Tatooine-Like Alien Planets Could Host Life

"Tatooine" Planet Kepler-35b: "This piece went through numerous adjustments as William Welsh and I iterated back and forth about orbit lines, lightning on the planet's dark side, the brightness of the aurora, and more," Cook said. "Attention to detail is what especially impresses me when I work with research astronomers, as all of us strive to 'get it right.'" (Image credit: Lynette Cook)

Luke Skywalker would be proud. Planets like Skywalker's fictional home of Tatooine in the "Star Wars" movie series might have more potential for habitability than planets in other systems, research suggests.

Tatooine's dual suns might actually help prevent damaging solar winds from bombarding planets in their system, allowing for a wider "Goldilocks zone" of habitability, Joni Clark, an undergraduate at New Mexico State University, said during a poster session at the 222nd meeting of the American Astronomical Society last week. [See Alien Planets With Twin Suns]

"[The stars] calm each other down," Clark told SPACE.com of her new work that expands on earlier studies examining binaries. "It's like a really good marriage. They vent to each other, and they're not focused on anything else. They slow each other down and that causes increased magnetic protection of the planets."

When the stars in a binary are somewhat evenly matched in mass, they can enter into a synchronized dance that keeps solar winds to a minimum.

The stars also need to fully orbit one another within 10 to 30 days to expand the habitable zone. If they drift too far apart, it could put a significant gravitational strain on the orbiting planets. The magnetic fields of the planets aren't necessarily boosted in these kinds of binary systems, Clark said, but they don't have to deal with as much solar assault.

Water worlds and rocky planets could form in areas of the system that might not be habitable without the double star interaction.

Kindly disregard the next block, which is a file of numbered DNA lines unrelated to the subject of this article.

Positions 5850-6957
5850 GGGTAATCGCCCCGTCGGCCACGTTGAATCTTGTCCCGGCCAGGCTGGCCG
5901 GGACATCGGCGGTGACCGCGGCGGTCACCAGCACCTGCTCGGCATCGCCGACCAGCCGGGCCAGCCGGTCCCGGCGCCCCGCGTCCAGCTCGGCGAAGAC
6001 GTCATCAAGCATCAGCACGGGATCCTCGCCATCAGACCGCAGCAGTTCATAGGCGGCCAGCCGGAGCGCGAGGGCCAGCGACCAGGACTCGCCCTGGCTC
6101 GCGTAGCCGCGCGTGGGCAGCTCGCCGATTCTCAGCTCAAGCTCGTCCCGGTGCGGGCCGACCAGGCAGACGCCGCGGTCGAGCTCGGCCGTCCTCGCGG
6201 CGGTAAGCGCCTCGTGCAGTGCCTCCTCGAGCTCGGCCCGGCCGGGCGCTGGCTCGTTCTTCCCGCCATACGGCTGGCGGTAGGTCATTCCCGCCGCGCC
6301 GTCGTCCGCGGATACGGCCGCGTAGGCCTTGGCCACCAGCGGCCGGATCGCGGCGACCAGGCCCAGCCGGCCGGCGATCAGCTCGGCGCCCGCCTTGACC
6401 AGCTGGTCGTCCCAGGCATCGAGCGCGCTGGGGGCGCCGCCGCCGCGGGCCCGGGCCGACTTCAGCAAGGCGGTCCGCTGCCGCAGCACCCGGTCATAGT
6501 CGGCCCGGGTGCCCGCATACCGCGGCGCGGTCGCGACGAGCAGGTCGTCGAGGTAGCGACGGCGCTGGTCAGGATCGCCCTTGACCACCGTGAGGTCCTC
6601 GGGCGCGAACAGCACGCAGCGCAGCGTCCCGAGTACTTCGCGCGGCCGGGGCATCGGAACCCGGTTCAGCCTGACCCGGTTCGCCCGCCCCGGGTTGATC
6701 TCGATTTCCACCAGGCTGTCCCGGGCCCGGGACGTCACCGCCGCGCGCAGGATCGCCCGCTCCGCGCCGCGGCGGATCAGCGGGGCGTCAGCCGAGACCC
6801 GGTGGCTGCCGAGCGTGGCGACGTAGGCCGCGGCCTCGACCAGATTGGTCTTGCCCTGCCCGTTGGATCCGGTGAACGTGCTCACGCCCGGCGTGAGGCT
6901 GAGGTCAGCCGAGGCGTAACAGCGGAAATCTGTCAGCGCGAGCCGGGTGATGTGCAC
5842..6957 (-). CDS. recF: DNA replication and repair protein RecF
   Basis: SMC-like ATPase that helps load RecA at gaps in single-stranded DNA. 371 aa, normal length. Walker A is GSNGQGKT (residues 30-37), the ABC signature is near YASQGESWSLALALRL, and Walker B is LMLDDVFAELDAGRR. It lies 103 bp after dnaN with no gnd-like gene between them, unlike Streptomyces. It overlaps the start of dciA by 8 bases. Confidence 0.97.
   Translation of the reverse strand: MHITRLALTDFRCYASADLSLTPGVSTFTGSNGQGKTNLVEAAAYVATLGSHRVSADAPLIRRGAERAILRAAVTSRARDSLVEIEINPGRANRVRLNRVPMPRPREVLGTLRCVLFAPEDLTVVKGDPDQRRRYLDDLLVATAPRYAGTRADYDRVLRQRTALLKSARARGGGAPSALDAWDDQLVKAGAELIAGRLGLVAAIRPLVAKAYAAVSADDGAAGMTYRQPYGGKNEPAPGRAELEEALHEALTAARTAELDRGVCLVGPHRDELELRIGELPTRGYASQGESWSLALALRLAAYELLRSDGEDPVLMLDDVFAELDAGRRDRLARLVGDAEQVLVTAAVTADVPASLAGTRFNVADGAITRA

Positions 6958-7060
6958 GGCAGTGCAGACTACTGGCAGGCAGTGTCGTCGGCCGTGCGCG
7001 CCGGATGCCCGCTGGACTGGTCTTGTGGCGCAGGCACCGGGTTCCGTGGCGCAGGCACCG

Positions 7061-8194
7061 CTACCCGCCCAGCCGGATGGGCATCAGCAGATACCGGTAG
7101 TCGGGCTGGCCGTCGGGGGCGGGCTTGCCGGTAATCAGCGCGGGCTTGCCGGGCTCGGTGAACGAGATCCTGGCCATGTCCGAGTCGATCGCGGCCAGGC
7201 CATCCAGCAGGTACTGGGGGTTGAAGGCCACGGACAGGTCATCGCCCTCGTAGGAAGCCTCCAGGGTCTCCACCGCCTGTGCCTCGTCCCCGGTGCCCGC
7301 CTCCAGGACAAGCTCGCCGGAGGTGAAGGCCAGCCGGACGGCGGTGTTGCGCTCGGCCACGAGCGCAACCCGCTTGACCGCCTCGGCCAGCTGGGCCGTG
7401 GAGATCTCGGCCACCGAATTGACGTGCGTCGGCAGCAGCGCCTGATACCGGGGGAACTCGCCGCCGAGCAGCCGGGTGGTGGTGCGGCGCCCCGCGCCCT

"It also leaves the potential open for smaller planets that have less magnetic field protection to remain habitable because in a sense they don't have to protect themselves from as much as they would in a single star case," Clark said.

Clark found that some "p-type" planets (that orbit both stars in a binary system) receive 30 percent less flux from solar wind than Earth depending on their position in the solar system.

"Potentially, p-type binaries could have more potential for habitability," Clark added.

In these systems, it's also possible that habitable alien planets could exist as close-in to their stars as Venus is to the sun.

While planets that circle both well-matched stars in a binary system might have an easier time, not all binaries create this extended oasis.

Planets that only orbit one star in a binary can have it rough. If a planet orbits the secondary star in a system, it could get a double dose of solar aggression from stars that are too far apart to synchronize.

Planets that orbit primary stars in a binary, however, basically behave as any planet would in a single star system, Clark said.

Editor's Note: This story was updated on June 19 to reflect a correction. The planets in a p-type binary system receive 30 percent less solar flux than a planet in Earth's position, not 0.7 percent as initially stated. 

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Miriam Kramer
Staff Writer

Miriam Kramer joined Space.com as a Staff Writer in December 2012. Since then, she has floated in weightlessness on a zero-gravity flight, felt the pull of 4-Gs in a trainer aircraft and watched rockets soar into space from Florida and Virginia. She also served as Space.com's lead space entertainment reporter, and enjoys all aspects of space news, astronomy and commercial spaceflight.  Miriam has also presented space stories during live interviews with Fox News and other TV and radio outlets. She originally hails from Knoxville, Tennessee where she and her family would take trips to dark spots on the outskirts of town to watch meteor showers every year. She loves to travel and one day hopes to see the northern lights in person. Miriam is currently a space reporter with Axios, writing the Axios Space newsletter. You can follow Miriam on Twitter.